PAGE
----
Saturday, July 6, 2013

The Invisible World

“Strange to say; the luminous world is the invisible world; the luminous world is that which we do not see.  Our eyes of flesh see only night.”

                                                                                                   Victor Hugo

I have always been fascinated by how artists find their inspiration. While it never seems to show up when one is actively looking for it, inspiration does seem to appear when one is simply open to the world and “watching with glittering eyes,” as Roald Dahl once wrote on the subject.

A few weeks back I was out to dinner in Provincetown with my close friends, artists Jon Vaughan and Sharon Hayes.  In addition to making the best Bloody Mary and Chowder in Ptown, the second floor of The Lobster Pot offers a spectacular view of the harbor. Jon noticed some interesting fishing boats down on the beach below and after we paid the check we decided to go investigate. We came upon a series of dinghies that had been dragged onto the beach and turned over onto their backs, revealing the most extraordinary under-surfaces, heavily weathered and patinaed by time and the elements.

Sharon and I began taking pictures with our iPhones, while Jon went back to the car to fetch his Hasselblad, which he always keeps in his trunk for moments of inspiration such as this! 

The Intrepid Jon Vaughan getting the shot!

When I returned home from the trip, I thought a lot about these photographs and discovered that, for me, they represented a metaphor for how the most beautiful parts of ourselves are often the things that are hidden from view, the pieces of ourselves that we are most afraid to reveal. 

I was so enamored with the boats' aged and abstract surfaces that I began to patina pieces of copper and bronze myself.  Using household items such as salt, vinegar and lemon, I am accelerating the aging process and getting some wonderful effects.  While reading up on how to patina metal, I learned that Rodin instructed his studio assistants to urinate on his sculptures!  The next time I take visiting friends to the Rodin Museum in Philadelphia, I can’t wait to share this fun fact!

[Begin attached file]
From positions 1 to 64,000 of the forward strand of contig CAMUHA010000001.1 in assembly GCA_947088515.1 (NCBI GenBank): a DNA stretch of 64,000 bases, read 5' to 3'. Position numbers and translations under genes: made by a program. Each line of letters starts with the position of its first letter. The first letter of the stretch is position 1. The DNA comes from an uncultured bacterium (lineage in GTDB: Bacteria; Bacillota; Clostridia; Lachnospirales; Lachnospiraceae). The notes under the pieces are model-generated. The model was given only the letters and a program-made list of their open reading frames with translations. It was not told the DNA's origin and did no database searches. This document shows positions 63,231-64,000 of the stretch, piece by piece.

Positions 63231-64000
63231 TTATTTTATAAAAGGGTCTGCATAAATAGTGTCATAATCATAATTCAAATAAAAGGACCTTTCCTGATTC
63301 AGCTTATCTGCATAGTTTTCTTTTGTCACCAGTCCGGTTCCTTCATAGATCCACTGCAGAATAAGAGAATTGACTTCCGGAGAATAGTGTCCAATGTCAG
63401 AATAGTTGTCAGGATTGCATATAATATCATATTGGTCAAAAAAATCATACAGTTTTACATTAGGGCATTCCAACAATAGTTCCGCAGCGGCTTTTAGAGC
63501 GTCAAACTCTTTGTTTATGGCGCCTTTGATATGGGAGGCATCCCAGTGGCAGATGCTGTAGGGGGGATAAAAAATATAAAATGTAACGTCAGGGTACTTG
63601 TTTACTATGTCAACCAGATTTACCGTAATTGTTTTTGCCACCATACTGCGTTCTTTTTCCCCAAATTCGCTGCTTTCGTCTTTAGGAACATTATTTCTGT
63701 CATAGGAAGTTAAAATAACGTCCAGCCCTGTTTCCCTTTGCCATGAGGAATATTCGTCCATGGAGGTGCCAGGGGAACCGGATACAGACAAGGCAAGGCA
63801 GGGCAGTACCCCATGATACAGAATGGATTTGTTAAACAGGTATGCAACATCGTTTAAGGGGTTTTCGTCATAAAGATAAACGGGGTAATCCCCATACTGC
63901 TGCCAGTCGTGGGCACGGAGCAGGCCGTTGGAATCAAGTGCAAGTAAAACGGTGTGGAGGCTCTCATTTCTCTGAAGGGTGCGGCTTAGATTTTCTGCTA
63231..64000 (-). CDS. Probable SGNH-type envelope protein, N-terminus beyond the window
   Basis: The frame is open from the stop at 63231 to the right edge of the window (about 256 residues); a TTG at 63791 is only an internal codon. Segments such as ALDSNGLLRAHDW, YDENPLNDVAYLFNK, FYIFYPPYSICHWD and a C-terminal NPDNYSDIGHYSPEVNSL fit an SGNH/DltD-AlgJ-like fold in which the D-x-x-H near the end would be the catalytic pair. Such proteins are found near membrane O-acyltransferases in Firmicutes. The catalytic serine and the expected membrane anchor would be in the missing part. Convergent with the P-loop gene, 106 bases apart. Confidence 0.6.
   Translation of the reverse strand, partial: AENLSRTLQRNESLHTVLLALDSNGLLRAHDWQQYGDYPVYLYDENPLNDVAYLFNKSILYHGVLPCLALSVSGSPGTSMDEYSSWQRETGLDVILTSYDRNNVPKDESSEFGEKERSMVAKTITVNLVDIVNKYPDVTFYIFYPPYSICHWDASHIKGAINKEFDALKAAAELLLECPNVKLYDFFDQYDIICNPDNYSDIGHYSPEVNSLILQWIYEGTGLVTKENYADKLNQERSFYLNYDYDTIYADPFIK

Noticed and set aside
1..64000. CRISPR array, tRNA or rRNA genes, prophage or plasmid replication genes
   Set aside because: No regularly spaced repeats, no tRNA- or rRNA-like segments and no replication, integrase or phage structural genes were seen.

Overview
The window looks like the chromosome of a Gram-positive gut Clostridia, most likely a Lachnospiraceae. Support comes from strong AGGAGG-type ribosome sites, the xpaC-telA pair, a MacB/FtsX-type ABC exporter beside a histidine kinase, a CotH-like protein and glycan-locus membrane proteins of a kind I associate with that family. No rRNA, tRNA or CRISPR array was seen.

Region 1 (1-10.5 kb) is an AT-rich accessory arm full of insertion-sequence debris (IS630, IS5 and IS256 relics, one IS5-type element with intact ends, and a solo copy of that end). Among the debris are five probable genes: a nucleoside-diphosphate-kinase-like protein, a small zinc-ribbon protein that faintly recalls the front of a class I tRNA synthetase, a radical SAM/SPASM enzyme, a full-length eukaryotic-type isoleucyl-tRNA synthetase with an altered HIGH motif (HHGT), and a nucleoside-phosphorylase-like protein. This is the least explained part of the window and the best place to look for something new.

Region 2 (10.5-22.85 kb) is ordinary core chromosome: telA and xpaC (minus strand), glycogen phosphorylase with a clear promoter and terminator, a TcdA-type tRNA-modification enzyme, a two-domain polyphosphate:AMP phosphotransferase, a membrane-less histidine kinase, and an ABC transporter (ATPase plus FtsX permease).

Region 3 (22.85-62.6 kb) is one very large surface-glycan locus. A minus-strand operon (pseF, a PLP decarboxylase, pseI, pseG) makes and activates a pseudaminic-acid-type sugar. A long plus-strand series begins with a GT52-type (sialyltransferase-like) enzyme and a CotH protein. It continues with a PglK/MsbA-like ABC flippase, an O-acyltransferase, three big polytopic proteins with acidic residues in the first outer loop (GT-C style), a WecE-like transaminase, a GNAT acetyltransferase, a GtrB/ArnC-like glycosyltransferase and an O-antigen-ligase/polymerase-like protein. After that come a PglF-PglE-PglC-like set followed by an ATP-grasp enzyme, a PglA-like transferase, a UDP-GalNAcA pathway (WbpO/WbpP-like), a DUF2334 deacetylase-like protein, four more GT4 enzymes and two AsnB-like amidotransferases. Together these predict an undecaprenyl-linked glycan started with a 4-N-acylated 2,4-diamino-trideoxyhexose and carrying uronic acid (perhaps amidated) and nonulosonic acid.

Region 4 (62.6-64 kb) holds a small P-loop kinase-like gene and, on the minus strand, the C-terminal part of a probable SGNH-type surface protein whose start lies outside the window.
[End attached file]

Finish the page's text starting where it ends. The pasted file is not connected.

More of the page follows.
The patina experiment on copper and bronze

I have begun printing my boat photographs onto tissue paper and attaching them to birch panels, and then layering them with coats of encaustic medium.  I am also attaching the metal pieces to the surface of the paintings to represent the armor that each of us wears to protect our hidden vulnerabilities and the deepest parts of ourselves.  This series is becoming an exploration of what is most essential in people, and the fragile beauty in all of us if we bother to look closely enough.

Exposure 1
Mixed media on panel
6"x10" 2013

Exposure II
Mixed Media on Panel
6"x10" 2013

I just received a picture of Jon with his first work-in-progress from the boat shoot.  Of course, his translation as an artist is completely different from my own, but that is what is so fascinating about inspiration - every person interprets the world so very differently. 

Jon Vaughan's first output from the shoot

Philanthropist and Chemist Madeleine Jacobs wrote, “To those wanting to see inspiration, I say stop looking. Stop trying. Instead, see what is in front of you all the time and see what you can bring to it because this is where the magic of inspiration occurs. You will know you are inspired when you are the force within the inspiration itself.”

I think Antoine de Saint-Exupery had it right when thinking about beauty or inspiration, when he said, "Here is my secret, a very simple secret; it is only with the heart that one can see rightly, what is essential is invisible to the eye."


  1. Now where did that comment go? It was so beautifully written too! D'oh!
    The basic thrust of it was....that once again you have uncovered a beautiful nugget of life. That all of us tend to hide certain elements of our authentic selves away....and yet, when an open-minded being comes along and unveils that hidden is usually one of the more interesting if not colorful parts of our being.
    Interestingly, just as every artist will interpret those elements differently...through their own eyes and colored by their own moods, experiences, life, each viewer will interpret the hidden nuggets of our lives differently, as well. Therefore, it is so important to keep an open mind and to remain supportive of one another when hidden aspects are unearthed.
    This is sacred individualism at play...and must be respected, revered and celebrated!
    Your words and your interpretations of all that inspires you are infectious, Povey-woman! I ADORE you for it all.

  2. I like the juxtaposition of the "hidden underbelly," which is often thought to be our deepest, darkest secrets with something that we should be proud of and even put on display. A good reminder to be more confident in ourselves!

    I also love old boats, so the images in their own right make my heart go pitter-patter!

    Beautiful work, Linda!

  3. Beautifully written and inspiring as always! And love the new work! As to the processes of adding patina to copper with urine, you need not go so far as the Rodin museum. According to Mansfield Bascom in his wonderful biography entitled "Wharton Esherick: The journey of a Creative Mind" Esherick employed the technique himself. After he had installed the copper hearth on his remarkable fireplace in the Curtis Bok house, Mrs. Bok came to him stating that she did not like the bright finish on the copper. Wharton asked for a bucket, a rag, and some privacy. When she returned later the threshold was to her liking! Esherick later remarked that he was glad she didn't want him to do the roof!!